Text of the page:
January 28, 2011

Mommy..why are the high notes on the right side of the piano?

I learned a very curious thing after going to the Listening Centre in Toronto some years ago: there is a subtle yet profound difference in how the left and right ear actively process sound. Are audiologists aware of this and what it means for musicians?

Let's assume for the sake of argument that you have great hearing. You've been tested by an audiologist and your hearing- at least on paper- is excellent. In fact, your ears look identical on the graph. Does this mean that your left and right ear process sound in the same way when you vocalize or play an instrument? No. It doesn't.

When you have a hearing test you aren't making a sound. You aren't being active, that is, vocalizing in any way. You aren't talking, singing, sighing or crying. The sound is coming in, not going out. And this can be measured on a graph. But what happens when you make a sound? Is there a difference between the two ears? Yes. There is. It's not one, however, that can be measured on a graph, though it can be perceived, which is where science and art diverge. A simple exercise will show you what I am talking about.

Right vs Left Ear Exercise

1) Hold your right hand, palm facing you, up to your mouth. Hold it no more than two inches away. Your little finger will be in line with your nose. Now speak or sing slowly in a resonant voice into the heel of your hand. Listen to the quality of the tone.

2) Hold your left hand, palm facing you, up to your mouth. Hold it no more than two inches away. Your little finger will be in line with your nose. Now speak or sing slowly in a resonant voice into the heel of your hand. Listen to the quality of the tone.

3) Repeat steps one and two at least three times. Write down your impressions. Experiment by slowly and resonantly intoning the 5 Italian vowels, or recite poetry and bits of verse from memory.

Is the quality of the tone the same on the right side as it is on the left? While you may not be able to put your finger on it immediately, you probably noticed that there is a qualitative difference between the ears. This difference is - for singers anyway - precious knowledge.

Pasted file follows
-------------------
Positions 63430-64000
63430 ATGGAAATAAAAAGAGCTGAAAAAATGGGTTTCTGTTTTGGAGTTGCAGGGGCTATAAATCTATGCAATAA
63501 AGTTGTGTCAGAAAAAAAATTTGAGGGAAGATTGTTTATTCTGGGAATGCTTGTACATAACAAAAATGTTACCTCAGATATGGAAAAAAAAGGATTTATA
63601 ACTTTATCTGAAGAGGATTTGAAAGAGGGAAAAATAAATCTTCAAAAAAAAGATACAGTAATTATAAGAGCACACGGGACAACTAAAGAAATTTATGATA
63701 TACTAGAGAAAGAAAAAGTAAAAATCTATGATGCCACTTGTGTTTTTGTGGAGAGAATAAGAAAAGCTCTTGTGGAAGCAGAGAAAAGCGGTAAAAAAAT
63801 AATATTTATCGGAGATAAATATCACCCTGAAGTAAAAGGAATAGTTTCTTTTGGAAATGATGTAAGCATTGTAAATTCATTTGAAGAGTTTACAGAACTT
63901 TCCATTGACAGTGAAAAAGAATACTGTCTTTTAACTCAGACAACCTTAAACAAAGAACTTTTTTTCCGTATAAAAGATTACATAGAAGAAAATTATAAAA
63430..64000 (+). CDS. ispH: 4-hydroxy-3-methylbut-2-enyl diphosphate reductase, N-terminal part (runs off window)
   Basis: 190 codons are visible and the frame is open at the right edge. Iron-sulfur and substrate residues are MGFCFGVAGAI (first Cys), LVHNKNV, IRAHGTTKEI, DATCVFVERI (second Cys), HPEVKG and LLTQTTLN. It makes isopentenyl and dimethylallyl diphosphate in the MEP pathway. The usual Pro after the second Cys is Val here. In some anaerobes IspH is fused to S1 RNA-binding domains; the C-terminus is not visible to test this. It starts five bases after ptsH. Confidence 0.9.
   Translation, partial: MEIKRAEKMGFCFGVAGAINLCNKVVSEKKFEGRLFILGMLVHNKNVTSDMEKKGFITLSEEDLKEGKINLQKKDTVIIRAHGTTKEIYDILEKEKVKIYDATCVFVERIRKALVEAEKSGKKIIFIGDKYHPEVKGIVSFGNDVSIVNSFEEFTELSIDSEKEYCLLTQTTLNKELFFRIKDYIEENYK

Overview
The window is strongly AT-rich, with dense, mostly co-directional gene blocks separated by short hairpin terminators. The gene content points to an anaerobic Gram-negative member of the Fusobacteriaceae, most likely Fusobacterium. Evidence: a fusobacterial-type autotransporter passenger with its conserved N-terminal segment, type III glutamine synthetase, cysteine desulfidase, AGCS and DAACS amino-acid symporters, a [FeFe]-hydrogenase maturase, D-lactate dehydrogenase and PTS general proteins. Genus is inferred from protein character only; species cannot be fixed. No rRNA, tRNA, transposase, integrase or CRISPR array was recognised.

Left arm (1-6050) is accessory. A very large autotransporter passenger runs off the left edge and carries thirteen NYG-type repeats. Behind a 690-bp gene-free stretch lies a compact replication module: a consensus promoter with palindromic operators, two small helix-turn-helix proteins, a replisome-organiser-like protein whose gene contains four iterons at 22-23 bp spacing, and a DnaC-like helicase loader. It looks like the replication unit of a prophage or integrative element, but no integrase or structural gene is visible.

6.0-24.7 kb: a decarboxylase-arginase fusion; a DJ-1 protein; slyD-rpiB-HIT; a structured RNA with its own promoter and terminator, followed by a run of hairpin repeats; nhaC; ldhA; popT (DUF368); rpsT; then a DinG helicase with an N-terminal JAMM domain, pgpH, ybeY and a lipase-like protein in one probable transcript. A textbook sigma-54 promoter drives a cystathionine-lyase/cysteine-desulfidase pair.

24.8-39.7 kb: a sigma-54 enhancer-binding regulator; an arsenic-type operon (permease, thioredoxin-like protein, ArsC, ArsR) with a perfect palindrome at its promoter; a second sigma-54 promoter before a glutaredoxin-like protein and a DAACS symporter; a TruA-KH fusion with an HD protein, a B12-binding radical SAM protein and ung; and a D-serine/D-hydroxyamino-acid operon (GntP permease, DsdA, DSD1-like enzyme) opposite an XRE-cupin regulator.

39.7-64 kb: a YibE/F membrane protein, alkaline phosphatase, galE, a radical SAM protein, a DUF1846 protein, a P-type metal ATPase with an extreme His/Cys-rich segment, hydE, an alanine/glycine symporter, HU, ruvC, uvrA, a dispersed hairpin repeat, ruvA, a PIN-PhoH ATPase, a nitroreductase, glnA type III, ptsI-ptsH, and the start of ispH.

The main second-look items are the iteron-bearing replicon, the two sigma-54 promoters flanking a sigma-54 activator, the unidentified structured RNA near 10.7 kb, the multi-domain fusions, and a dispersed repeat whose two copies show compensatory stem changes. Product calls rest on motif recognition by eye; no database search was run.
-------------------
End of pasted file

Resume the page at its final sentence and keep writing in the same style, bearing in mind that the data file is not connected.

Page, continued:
For those with excellent listening ability, the right side will sound higher and brighter, while the left side lower and darker. The left side can also seem closer, while the right farther away. In contrast to each other, the left hand seems to be missing something, while the right hand seems to be full of sound from top to bottom. This is because the right ear, according to Tomatis, actively processes higher frequencies faster. They are much more stimulating than lower ones, and have a huge impact on the voice and the acquisition of beautiful chiaroscuro tone. To paraphrase Duke Ellington: It don't mean a thing if it ain't got that ring. And the singer's awareness of the tonal quality on the right side needs to lead the left, which enables the singer to establish true ring in the voice.

I've been onstage with quite few of singers who use the left ear to lead the voice (the trained observer can see as well as hear the difference). While the sound is often big, the voice doesn't touch (a vestibular part of listening) the listener in the same way as that of the right-eared singer. The left-sided singer sounds distant, as though coming from another room. Of course, this isn't limited to singers. I've also worked with a well-known conductor, a highly intelligent man, who gets frustrated because he isn't being followed properly. However, it's clear to the trained eye that the gentleman leads with his left ear and is behind his own beat.

How we process sound matters. It has everything to do with how we communicate with ourselves and others. For those with listening problems, the right ear can be awakened. While this would involve a full course of listening training with a skilled practitioner, the exercise above can be useful. I ask my own students who have difficulty obtaining a clear free tone to practice reading to themselves for 20 minutes a day with the right hand held close to the mouth as though holding a microphone. Though it is a pun it is no less true: this exercise can help make everything right.


  1. Hi there.. Very interesting post.. May I ask where did you get that ear graphic from? Im looking for a set of graphics like that for left and right ears

    1. Hi David—Thanks for your comment. I believe I found the graphic "on the web," though I would be hard pressed to tell you exactly where now. Good luck with your project!


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